Tuesday, July 1, 2008

Feeding People

About three years ago, I worked as a nanny. That meant 9-10 hours a day taking care of 4 kids...which meant 2-3 meals...which meant Katie needed to learn to cook. I've never been particularly excellent at cooking - I try (probably not as much as I should) but it never turns out quite like I want it to.

But having to cook for children is pretty easy. Their diet consisted of dino nuggets, mac & cheese, hotdogs, mini pizzas, and every other delicacy Costco has to offer. Occasionally I tried to give them something healthy, but they really weren't that interested. :) It's pretty easy, and pretty fun to cook for them.

But then there's the moment when my mom asks me to cook something for Thanksgiving dinner...which usually causes me to go into a panic attack. Not that I'm incapable at cooking, or even cooking well (rarely...), but the pressure was different. These are seasoned adults I'm cooking for. They've had a lot of meals from an excellent chef (my mom rocks!).

What I'm getting at here is that the responsibility to feed people is a big one. It is a big, fat, giant, humbling one.

"But He answered and said, "It is written, 'Man shall not live by bread alone, but by every word that proceeds from the mouth of God.' "

The Word is likened to bread here. And tomorrow night, I am in charge of feeding a hungry Wednesday night crowd. I've been speaking for lots of years now - to Oneighty (our youth ministry for those of you who are new). But it's just easier with them. I know them well, I've been through their season, I'm older, wiser (maybe), etc. But tomorrow night, I'm feeding the grownups - and it makes my stomach a little sick. Don't get me wrong, I'm really excited and so honored...but also very aware of the responsibility.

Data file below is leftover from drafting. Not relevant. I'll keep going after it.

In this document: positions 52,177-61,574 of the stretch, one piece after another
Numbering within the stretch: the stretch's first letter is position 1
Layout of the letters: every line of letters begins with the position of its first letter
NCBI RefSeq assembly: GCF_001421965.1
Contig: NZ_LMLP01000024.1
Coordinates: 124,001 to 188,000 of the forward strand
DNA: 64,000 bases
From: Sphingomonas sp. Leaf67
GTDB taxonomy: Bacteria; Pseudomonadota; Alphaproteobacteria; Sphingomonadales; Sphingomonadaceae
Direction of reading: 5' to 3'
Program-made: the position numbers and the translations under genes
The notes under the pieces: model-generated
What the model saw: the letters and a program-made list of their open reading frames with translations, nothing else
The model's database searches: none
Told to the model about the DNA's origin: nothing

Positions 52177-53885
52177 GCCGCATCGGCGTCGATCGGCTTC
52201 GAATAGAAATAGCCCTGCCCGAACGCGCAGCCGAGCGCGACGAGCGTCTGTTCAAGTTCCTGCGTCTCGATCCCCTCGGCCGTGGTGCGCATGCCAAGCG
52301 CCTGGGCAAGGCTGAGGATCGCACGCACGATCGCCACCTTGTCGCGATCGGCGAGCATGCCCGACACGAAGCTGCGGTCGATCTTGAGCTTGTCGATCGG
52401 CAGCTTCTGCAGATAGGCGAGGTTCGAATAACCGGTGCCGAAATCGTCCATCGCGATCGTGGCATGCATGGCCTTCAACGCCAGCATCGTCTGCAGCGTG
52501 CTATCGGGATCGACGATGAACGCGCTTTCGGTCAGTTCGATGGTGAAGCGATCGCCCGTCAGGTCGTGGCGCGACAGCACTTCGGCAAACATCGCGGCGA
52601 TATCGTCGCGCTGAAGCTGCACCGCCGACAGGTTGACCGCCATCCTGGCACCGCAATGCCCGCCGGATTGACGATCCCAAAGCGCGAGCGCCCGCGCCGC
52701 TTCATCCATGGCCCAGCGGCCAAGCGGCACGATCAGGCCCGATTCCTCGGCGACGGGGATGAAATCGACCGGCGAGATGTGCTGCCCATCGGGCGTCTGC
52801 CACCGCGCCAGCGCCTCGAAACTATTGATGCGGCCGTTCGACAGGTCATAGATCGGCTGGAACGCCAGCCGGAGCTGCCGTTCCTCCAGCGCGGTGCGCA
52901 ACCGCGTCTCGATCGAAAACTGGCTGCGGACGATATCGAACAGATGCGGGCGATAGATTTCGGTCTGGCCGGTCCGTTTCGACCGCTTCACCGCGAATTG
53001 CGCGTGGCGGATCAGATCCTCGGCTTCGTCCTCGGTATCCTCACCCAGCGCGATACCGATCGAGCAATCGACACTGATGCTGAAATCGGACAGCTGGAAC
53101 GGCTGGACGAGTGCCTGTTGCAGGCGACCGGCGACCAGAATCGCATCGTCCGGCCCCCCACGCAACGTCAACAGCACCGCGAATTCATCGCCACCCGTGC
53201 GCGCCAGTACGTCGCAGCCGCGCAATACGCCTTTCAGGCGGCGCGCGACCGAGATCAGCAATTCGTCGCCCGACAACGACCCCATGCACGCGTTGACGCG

I would like to add a disclaimer here for all of you thinking, "Oneighty is just as important as big church!" And to you I would say, you are absolutely, 100% right. There is no difference in importance - only in my comfort level. Many people would be terrified to speak to Oneighty, and sometimes I still am. But I've grown there - it's where I learned to speak.

This...this is a whole new deal.

I will be speaking to people who have children older than I do, people that are going through divorces, people hurting and broken in ways that I could never understand.

I guess throughout all of these ramblings, I'm just trying to say that I have a new perspective. I've just had a refresher course this week in the humility and integrity and responsibility it takes to be a feeder.

But people are starving, and I've got food to give...

Thanks for reading,



Joy said...

You did great tonight! Fantastic word. Am I passionate? Usually. Patient, um, almost never.

Got me pretty good, and I'm certainly older than you. I just won't say by how much.

Anonymous said...

How was it working as a nanny? Were you required to wear some kind of uniform, if: which clothes (like skirt and blouse or something)? Manny young maid and nanny girls who live in a room in their employers home have to do that.

Katie Scott said...

I wasn't that kind of nanny. I didn't live with the family.

Kerda said...

Well said.